— Conservationists in Vietnam have launched a new public service announcement aimed at tackling the use of tiger paste as an impressive gift. While the move has been widely welcomed, some say it is already too late for the country’s last wild tigers.
“Using tiger bone paste won’t impress anyone, don’t embarrass yourself” - is the message of a new public service announcement released by Vietnamese conservation group Education for Nature Vietnam (ENV)
The announcement - to be broadcast on national television - depicts a new corporate board member giving his colleagues gifts of tiger bone paste during a meeting, which they leave on the table in disgust.
"In Vietnam we use tiger bone glue as a kind of gift to give people you want to impress as a form of status symbol. Approaching television stations is a good way to spread the message to the largest number of people," explained ENV spokeswoman Le Mai Hanh.
Tiger bone paste - a traditional medicine - is made by boiling the bones until they form a glue-like substance. It is used to treat joint problems and is believed to improve sexual performance. The paste can be sold for up to $1500 per 100 grams. Tiger parts are also used to make tiger wine, and are sold as decorations.
ENV has tackled consumption of wildlife products before, but this is one of the first to single out tiger products. The consumption of rare wildlife is rampant in the country. It is known as a destination country for rhino horn, used as a hangover cure. The country’s last rhino was declared extinct in 2011.
Dr. Nguyen Xuan Huong, former chairman of the Vietnam Traditional Medicine Association, welcomed ENV’s strategy. He said there is no evidence to prove that tiger bone paste is an effective medicine. But people still buy it as a form of status symbol.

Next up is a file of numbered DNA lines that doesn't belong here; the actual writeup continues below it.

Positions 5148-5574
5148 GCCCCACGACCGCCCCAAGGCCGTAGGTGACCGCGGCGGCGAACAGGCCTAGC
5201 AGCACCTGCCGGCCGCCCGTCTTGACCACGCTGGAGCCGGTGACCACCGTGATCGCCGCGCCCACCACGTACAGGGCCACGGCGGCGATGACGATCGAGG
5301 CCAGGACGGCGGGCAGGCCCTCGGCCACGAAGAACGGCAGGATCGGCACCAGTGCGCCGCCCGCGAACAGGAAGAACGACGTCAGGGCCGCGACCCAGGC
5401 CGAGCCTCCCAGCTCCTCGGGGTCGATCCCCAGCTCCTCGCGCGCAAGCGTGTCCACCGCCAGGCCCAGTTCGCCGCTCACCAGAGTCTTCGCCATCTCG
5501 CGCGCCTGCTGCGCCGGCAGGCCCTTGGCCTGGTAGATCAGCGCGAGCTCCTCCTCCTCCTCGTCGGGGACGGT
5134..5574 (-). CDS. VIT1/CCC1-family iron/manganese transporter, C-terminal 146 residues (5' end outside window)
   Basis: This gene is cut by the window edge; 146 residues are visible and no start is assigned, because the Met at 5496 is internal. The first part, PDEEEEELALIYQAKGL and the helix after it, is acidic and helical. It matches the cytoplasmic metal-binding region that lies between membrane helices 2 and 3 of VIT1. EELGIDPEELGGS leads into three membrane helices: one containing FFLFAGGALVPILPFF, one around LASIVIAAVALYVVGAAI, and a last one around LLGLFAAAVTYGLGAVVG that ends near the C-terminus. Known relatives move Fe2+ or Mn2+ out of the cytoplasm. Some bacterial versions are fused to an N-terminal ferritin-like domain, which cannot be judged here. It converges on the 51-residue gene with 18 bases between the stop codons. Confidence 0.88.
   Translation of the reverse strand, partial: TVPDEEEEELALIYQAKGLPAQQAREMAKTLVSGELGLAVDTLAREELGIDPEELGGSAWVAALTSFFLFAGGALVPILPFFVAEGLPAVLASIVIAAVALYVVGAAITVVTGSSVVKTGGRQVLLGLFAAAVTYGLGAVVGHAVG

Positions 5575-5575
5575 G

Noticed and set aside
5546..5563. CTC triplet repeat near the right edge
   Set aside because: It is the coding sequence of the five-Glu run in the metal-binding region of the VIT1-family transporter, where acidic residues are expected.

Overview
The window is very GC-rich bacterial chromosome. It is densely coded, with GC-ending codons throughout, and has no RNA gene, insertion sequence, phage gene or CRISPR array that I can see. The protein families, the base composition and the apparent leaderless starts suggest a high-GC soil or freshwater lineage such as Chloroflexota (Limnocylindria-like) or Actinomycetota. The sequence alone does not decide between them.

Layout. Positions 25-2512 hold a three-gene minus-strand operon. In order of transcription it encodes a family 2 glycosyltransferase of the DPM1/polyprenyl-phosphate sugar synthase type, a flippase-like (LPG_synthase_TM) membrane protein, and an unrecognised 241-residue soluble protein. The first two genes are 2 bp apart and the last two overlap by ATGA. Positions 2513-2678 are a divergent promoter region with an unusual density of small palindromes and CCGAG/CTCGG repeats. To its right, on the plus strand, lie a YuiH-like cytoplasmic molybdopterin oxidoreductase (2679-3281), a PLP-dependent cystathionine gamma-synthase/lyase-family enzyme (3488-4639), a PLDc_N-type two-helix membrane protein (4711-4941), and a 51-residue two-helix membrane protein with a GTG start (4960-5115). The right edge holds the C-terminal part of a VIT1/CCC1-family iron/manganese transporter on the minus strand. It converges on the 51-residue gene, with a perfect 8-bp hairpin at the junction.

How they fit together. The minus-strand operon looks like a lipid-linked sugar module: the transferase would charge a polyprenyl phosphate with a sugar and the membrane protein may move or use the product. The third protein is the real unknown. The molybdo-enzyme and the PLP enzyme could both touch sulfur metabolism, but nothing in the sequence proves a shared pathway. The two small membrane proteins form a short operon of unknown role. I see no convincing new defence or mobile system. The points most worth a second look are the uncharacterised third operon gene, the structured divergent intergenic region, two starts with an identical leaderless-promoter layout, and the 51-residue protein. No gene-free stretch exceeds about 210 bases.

He says the consumption of tiger bone medicine has been increasing over the last few years, but he believes much of it is fake.
ENV says there could be as few as 30 tigers left in the wild. But Dr. Naomi Doak, Greater Mekong Program Coordinator for the wildlife trade monitoring network TRAFFIC, says the situation could be even worse.
"Largely, even if there were that many, they are scattered over such an area and a lot of them are in border areas so they are kind of cross between Laos and Vietnam or Cambodia and Vietnam for example. I think we kind of broadly accept that ecologically, tigers are extinct in Vietnam. That means the populations are not in a position to sustain themselves," said Doak.
Farming tigers for commercial purposes is illegal in Vietnam, but a number are allowed to operate as conservation facilities. But Doak says none of the animals bred there are released back into the wild, thus, the reasons for keeping the animals are dubious.
"There’s no real reason at the moment for those facilities to produce cubs other than those cubs will remain in captivity for the rest of their life because there’s no habitat to reintroduce them to and tigers have never been, at the moment, successfully reintroduced from captive facilities where they’ve been bred into the wild. The conservation value at some level has to be questioned," said Doak.
Trading in tigers from captive facilities sustains demand for tiger products, she says. Wild tigers are also targeted because feeding and taking care of captive tigers is very expensive.
Doak says sending a direct message to consumers is a good strategy. At the same time, if Vietnam wants to save one of its most iconic species, the government needs to do more to monitor and regulate tigers kept in captivity.